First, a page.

As markets get ready to leave the second quarter behind, Europe will continue to dominate the news but expectations for any progress there this week are low.
The EU leaders summit Thursday and Friday has been dangled before markets as though it might be a productive event. Yet analysts see little coming of it, even though there are hopes for the framework for a banking union. The summit is expected to result in a stimulus package of some 130 billion euros in infrastructure bonds, regional aid funds and European Investment Bank loans.
Comment s from Europe’s leaders ahead of the summit have been sparking market reaction this week. The latest zinger was from German Chancellor Angela Merkel, who in reiterating to members of her coalition that she does not support a common euro bond , was quoted as saying Europe would not have shared total debt liability “as long as I live.” France, Italy and Spain favor the common bond.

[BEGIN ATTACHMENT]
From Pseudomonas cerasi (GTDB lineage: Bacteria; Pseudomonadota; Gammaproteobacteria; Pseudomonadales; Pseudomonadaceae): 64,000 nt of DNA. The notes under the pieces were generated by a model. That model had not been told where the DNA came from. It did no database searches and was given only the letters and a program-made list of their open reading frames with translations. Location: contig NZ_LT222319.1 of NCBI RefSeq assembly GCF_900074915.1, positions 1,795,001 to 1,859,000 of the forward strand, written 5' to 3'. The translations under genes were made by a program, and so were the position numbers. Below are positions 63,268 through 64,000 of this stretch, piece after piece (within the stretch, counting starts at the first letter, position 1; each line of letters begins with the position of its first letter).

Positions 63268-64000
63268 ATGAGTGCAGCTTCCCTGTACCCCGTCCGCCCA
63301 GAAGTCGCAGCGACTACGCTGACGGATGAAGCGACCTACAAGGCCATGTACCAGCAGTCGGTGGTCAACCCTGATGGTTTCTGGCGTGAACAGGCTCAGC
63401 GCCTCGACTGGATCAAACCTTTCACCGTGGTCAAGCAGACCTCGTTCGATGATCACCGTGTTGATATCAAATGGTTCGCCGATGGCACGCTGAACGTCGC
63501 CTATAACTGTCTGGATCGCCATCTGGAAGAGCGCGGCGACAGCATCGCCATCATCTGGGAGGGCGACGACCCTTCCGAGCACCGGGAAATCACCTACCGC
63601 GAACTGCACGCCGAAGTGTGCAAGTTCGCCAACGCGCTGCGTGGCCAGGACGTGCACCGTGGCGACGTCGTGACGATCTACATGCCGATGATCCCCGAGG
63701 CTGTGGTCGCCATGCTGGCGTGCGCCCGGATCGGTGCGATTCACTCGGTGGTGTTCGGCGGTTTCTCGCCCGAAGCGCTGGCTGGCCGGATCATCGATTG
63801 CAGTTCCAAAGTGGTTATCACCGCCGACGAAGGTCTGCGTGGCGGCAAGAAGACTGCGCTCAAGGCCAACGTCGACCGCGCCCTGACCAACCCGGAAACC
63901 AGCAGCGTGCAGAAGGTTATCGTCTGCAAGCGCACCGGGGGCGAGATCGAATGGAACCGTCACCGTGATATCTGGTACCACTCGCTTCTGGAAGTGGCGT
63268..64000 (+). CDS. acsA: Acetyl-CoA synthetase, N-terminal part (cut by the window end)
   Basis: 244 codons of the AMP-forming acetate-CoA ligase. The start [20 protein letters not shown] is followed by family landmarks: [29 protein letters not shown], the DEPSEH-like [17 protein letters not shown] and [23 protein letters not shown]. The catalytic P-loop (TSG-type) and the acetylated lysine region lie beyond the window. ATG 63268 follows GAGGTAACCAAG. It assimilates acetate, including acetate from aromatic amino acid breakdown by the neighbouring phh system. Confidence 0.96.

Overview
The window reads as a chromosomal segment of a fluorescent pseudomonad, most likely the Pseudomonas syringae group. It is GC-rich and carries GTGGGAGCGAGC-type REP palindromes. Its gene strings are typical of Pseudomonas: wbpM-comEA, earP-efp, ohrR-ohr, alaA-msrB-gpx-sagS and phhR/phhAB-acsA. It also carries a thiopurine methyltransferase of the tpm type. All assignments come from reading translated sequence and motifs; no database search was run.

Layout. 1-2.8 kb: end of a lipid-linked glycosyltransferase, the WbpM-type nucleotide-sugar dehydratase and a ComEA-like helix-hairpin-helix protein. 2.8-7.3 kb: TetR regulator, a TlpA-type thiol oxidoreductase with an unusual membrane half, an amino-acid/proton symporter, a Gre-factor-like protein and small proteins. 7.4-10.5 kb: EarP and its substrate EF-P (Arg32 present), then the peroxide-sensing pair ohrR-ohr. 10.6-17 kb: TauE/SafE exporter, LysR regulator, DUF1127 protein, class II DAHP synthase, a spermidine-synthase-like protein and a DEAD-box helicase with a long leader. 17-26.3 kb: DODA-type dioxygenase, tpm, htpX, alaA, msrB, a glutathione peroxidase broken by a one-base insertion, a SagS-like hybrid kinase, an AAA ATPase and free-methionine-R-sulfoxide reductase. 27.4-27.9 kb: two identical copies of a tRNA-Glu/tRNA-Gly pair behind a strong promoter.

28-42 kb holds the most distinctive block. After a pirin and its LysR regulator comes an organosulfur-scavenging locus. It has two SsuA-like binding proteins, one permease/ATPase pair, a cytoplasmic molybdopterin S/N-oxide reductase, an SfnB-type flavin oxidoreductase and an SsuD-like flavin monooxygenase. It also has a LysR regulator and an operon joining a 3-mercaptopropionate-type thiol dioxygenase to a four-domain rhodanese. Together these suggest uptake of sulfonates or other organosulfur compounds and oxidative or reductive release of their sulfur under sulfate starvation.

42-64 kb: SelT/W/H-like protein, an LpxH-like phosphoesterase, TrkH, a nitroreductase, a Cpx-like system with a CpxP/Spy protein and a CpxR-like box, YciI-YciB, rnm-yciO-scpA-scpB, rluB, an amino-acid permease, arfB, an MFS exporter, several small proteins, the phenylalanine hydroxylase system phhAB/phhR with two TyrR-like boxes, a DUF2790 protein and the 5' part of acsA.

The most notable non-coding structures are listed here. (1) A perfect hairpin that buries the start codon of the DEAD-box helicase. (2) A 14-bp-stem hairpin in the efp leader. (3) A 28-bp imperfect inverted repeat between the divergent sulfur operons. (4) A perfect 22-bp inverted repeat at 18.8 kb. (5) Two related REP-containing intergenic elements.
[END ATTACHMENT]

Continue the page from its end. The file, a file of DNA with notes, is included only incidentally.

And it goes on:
“The Merkel rejection and finality on euro bonds undermined the euro,” said David Gilmore of Foreign Exchange Analytics. He said, however, it rallied back later Tuesday on news reports that euro zone governments are discussing provisions to keep private creditors of euro zone debt from becoming subordinated to the ESM bailout mechanism.
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